Emma Johnson-Rivard

She wrote a story about two girls in love
talking on a cliff
but never showed anyone.
Wrote another instead
about a murdered boy
covered in wax, this
won praise for its gravity
There was a line about sinking
and she wrote the same cliff in the murder that
the young lovers awkwardly confessed on

The murderer, incidentally
never said a word
He was caught by fate
science conspired against him
She wrote him unkindly, then
was told he had great depth

This is what we call irony.

She went to a wedding, was mistaken
for the bride's sister,
did not dance at the reception
She took a peacock feather for a gift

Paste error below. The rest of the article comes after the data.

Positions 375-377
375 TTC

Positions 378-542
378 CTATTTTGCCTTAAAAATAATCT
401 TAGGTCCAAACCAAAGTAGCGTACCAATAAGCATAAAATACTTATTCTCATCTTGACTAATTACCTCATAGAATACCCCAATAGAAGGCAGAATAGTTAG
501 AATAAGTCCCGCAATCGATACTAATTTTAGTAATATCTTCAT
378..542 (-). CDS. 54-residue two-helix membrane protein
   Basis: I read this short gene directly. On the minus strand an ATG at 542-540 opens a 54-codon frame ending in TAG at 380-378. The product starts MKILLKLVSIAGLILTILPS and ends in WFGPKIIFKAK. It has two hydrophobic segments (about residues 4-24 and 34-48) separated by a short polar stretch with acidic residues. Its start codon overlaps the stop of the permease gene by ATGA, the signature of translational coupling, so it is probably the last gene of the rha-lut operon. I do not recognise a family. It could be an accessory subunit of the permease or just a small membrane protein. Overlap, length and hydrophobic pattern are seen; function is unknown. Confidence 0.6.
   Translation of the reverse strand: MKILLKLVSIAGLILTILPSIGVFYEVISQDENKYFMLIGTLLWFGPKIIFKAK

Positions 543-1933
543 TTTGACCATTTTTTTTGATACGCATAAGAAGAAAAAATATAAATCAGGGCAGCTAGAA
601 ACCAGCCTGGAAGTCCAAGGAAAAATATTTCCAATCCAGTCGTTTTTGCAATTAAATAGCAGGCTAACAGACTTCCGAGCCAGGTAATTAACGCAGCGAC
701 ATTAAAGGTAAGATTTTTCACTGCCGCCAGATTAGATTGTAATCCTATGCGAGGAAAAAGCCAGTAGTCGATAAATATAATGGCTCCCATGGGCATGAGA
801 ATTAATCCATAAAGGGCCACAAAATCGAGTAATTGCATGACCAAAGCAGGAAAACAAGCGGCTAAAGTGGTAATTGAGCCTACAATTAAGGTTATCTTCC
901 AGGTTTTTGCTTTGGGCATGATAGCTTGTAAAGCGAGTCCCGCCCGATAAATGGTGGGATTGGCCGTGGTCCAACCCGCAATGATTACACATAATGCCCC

broke it in half, stuck it in her hair
It was not whole but it was hers

Later, this was not said:
You would not come
if I married
You would not dance or
smile for my wife for the sole reason that
she would be
my wife

Both of them are writers, this
is not said
She keeps the feather in a book, is not surprised
when the marriage goes wrong
Her sister, who is not really her sister
has always been an optimist

She returns to the murder story
the one where the dead boy rises
ten years later
preserved in wax
to haunt the cliff side
where the two lovers
young girls with black hair once held hands
and cast stones
across the river below